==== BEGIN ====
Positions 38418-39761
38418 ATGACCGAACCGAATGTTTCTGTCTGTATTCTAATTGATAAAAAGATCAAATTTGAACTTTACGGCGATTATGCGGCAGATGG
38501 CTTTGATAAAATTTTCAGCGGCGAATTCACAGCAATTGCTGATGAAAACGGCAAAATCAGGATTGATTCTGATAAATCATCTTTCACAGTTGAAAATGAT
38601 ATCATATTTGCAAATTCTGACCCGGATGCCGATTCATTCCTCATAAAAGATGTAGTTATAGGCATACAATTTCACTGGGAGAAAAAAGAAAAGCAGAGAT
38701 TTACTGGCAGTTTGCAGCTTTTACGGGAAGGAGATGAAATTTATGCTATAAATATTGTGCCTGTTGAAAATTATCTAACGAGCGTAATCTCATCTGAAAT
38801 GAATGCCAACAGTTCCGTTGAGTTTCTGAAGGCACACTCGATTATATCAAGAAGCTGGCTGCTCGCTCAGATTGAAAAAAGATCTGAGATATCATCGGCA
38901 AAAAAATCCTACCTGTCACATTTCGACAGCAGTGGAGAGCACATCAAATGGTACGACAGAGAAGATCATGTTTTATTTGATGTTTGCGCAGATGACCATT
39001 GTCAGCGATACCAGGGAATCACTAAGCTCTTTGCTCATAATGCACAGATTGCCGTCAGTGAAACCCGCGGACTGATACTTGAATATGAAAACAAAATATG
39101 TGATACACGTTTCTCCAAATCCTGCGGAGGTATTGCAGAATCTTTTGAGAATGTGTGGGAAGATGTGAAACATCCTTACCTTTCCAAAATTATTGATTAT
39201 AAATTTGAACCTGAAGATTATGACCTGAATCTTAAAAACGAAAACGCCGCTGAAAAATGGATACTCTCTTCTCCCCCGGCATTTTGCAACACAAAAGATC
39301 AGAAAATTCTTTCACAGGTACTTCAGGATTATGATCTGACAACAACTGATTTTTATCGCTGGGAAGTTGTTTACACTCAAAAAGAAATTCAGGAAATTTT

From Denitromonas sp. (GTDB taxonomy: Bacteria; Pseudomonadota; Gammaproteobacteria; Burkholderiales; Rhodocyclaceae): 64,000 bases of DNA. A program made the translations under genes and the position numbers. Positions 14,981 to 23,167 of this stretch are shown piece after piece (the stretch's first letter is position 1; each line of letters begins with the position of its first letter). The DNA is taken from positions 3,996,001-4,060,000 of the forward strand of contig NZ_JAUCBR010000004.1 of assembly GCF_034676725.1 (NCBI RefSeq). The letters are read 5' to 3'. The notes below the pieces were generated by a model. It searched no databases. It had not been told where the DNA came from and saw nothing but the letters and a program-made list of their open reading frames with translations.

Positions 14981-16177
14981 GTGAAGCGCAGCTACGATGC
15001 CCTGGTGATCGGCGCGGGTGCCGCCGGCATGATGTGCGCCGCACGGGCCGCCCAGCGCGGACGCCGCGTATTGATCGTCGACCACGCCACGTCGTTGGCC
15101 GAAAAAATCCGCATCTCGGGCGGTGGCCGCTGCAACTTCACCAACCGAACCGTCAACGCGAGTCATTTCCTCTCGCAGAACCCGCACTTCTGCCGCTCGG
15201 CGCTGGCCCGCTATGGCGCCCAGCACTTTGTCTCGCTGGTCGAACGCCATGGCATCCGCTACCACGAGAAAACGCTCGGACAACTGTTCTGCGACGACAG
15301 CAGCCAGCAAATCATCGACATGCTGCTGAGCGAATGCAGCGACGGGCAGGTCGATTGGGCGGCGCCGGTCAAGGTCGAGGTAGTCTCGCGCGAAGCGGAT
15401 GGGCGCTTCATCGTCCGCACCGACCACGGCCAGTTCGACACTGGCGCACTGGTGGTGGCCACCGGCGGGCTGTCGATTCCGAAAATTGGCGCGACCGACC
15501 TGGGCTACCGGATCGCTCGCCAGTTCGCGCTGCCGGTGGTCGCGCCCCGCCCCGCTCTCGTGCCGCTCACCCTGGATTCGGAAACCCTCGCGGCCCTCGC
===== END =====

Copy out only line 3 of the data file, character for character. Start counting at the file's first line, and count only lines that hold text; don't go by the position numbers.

38501 CTTTGATAAAATTTTCAGCGGCGAATTCACAGCAATTGCTGATGAAAACGGCAAAATCAGGATTGATTCTGATAAATCATCTTTCACAGTTGAAAATGAT